Gunnedah Hero

Gunnedah Hero

By   Publisher  Morris Publishing Australia

ISBN  9780646557335


Published in   Action & Adventure, Children's Books, Historical, History, Teen Young Adult,


Fourteen-year-old Gunnedah ‘Gunnie’ Danson is despondent because he has an assignment on the drought. As a ‘Townie’ he knows nothing about the affects of this blight on the rural industry; but that is about to change. When he returns home from school he receives a surprise gift.

His late grandfather has left him a box containing a manuscript. It was written by Gunnie’s great-great-grandfather, Smokey ‘Gun’ Danson after his journey up the long paddock as a fourteen-year-old drover; during a harsh drought in 1910. At the back of the manuscript is an envelope. It’s NOT to be opened until Gunnie has read the entire story.

Gunnie spends the weekend at Wiralee Station; a cattle station that’s been in the family since 1848. There, he reads the awesome manuscript and learns of Smokey’s adventurous journey. But while he is at Wiralee, he learns more than he bargained for. The family cattle station is under threat. Will the contents of the mysterious envelope save it?

‘Highly Commended’ in the FAW Jim Hamilton Award – 2007 National Literary Awards.

What is the Tag Line for your book? (A short description of your book in a sentence or two)

Winner of two awards in the Australian National Literary Awards. A modern-historical fiction story about life as a drover in 1910

Do you write full time or part time

I have been a full time author, poet and photographer for 17 years

How do you structure your day when you write

Mm ... All day every day. I am now busier than I was ten years ago. Every day I am conscious of utilising my time to achieve the best outcomes. Priorities are always on my mind. However, when I am writing a novel, it is 10 hours every day until finished. Usually, a 100,000 word novel will take me three months.

Why do you write? (Example; For fun, to make extra money, a personal experience you want to share with the public)

I have always had a great imagination, and I find it easy to write. I guess it's a gift.

What are you working on right now / or your most recent work

Very little, but many emails from satisfied customers.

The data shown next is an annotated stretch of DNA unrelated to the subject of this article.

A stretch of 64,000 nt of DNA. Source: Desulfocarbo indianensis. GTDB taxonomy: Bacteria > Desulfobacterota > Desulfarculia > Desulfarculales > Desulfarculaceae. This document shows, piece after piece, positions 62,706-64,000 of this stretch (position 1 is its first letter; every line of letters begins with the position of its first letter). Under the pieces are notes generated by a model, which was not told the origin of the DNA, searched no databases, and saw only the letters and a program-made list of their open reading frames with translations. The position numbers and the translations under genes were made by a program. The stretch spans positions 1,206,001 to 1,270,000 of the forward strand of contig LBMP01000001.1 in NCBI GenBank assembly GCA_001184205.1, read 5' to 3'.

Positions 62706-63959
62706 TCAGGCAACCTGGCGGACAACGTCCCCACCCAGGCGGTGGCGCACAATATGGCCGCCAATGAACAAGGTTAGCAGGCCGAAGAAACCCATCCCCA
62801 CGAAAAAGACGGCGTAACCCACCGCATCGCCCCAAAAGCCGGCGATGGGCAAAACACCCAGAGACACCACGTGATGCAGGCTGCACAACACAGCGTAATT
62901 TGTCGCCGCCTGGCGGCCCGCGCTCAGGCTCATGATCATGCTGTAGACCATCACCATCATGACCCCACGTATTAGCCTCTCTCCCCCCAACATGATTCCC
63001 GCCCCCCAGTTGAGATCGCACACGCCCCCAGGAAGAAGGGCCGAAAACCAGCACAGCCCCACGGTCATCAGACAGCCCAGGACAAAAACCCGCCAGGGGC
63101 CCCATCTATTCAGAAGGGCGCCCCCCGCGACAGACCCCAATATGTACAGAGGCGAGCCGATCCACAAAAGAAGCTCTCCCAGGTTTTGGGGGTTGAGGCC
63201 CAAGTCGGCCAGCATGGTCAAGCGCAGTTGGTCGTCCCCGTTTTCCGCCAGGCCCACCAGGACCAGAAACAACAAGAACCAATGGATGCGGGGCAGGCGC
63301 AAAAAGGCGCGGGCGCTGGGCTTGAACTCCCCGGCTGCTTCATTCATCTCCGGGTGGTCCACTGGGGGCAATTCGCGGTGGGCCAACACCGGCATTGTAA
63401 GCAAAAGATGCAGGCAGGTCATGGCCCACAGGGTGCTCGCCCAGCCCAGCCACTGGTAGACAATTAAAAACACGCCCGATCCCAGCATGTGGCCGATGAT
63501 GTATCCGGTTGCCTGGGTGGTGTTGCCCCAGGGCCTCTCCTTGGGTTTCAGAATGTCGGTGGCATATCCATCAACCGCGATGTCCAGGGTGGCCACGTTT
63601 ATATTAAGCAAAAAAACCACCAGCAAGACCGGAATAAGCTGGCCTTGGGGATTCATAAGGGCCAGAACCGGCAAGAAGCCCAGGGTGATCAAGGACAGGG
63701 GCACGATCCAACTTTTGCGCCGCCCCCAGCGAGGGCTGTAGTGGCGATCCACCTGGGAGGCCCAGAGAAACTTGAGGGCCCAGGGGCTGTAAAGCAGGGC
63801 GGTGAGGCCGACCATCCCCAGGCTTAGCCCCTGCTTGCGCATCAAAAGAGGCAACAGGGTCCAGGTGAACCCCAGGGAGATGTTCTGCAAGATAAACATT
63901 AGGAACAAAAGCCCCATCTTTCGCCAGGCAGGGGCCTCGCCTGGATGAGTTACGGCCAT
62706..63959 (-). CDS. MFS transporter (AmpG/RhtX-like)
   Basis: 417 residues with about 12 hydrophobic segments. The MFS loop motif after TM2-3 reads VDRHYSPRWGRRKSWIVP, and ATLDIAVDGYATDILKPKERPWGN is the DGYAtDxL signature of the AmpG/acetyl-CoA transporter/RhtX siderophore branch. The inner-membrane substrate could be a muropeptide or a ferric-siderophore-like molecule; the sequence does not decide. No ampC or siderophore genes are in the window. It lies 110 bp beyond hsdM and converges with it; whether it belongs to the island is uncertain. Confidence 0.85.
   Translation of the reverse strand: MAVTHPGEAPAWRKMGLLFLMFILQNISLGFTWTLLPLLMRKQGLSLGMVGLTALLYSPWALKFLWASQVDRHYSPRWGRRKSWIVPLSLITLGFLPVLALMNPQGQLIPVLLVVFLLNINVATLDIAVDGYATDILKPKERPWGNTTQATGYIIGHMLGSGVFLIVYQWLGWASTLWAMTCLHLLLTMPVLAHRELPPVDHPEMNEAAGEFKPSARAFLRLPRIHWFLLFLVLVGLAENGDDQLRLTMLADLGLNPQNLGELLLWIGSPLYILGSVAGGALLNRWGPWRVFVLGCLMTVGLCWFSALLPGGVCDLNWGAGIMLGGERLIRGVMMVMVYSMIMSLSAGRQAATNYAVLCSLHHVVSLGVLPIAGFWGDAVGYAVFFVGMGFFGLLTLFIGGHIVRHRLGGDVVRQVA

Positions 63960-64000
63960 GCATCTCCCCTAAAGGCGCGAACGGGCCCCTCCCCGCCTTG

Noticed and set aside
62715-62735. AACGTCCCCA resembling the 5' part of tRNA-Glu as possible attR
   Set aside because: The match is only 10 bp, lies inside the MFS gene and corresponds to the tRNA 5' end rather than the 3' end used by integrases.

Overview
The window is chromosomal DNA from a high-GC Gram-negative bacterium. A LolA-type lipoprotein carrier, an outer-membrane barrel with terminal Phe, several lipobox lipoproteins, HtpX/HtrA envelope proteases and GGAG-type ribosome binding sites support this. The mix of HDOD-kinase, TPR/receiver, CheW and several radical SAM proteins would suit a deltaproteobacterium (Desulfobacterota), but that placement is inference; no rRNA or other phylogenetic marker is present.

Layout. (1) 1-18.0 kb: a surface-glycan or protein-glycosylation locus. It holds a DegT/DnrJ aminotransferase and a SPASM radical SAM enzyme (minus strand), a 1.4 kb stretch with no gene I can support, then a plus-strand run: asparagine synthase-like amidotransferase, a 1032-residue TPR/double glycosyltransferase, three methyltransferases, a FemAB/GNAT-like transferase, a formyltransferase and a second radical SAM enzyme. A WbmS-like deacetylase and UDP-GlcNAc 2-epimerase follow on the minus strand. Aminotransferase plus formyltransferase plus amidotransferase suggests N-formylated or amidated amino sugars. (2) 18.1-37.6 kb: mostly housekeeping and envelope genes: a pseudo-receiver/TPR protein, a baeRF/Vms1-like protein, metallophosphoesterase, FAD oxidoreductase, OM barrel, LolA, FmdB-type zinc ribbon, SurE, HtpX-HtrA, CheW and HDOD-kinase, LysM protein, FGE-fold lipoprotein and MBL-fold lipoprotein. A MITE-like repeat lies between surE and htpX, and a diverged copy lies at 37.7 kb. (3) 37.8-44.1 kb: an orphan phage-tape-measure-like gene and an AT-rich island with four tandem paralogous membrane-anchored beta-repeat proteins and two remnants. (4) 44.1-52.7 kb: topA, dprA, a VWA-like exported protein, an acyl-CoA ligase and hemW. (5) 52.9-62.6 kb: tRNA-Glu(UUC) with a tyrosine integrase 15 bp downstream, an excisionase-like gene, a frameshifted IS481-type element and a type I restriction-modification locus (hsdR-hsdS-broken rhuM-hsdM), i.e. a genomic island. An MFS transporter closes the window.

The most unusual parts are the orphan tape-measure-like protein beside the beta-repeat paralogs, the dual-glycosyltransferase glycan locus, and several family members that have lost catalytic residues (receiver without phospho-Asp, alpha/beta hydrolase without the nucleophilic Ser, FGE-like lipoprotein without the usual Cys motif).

What inspired you to create this book

I wanted city kids to learn about the Australian bush, and how tough it was to live in a drought in 1910. Also, I wanted those same kids to realise that meat and milk do not come from a supermarket.

What genre do you write in and why did you choose it

I write young adult fiction but,strangely, all of my books are enjoyed by folks from 8 to 80 years-of-age. I have had an extraordinary life, travelled the globe, lived in four countries, speak three languages and have seen many amazing things. Thus, I wanted to pass on my experiences in an entertaining way. However, I always have role models in my stories, and many young kids today do not have a good role model.

How much research did you do on your book? (If it applies)

Very little. 98% came out of my head. I have a lot of knowledge about farming. I used to be one.

How do you think you have evolved creatively from when you first started writing until now

Massively. Never enough hours in the day.

What was the hardest thing about writing this book for you

Nothing! It was an adrenalin rush.

What was the most rewarding

Producing the entire book, including the cover with my own photographs. Why not?

If you had to start over, is there anything you would do different

Not really. It has been an amazing journey.

How have you evolved from when you first started writing until now

Greatly. I have learnt so much about producing books, I could write a book about it.

Are you a planner type person, or do you prefer to dive right in when you write

I shoot from the hip. Have an idea and go! The story takes on its own journey.

Do they influence your writing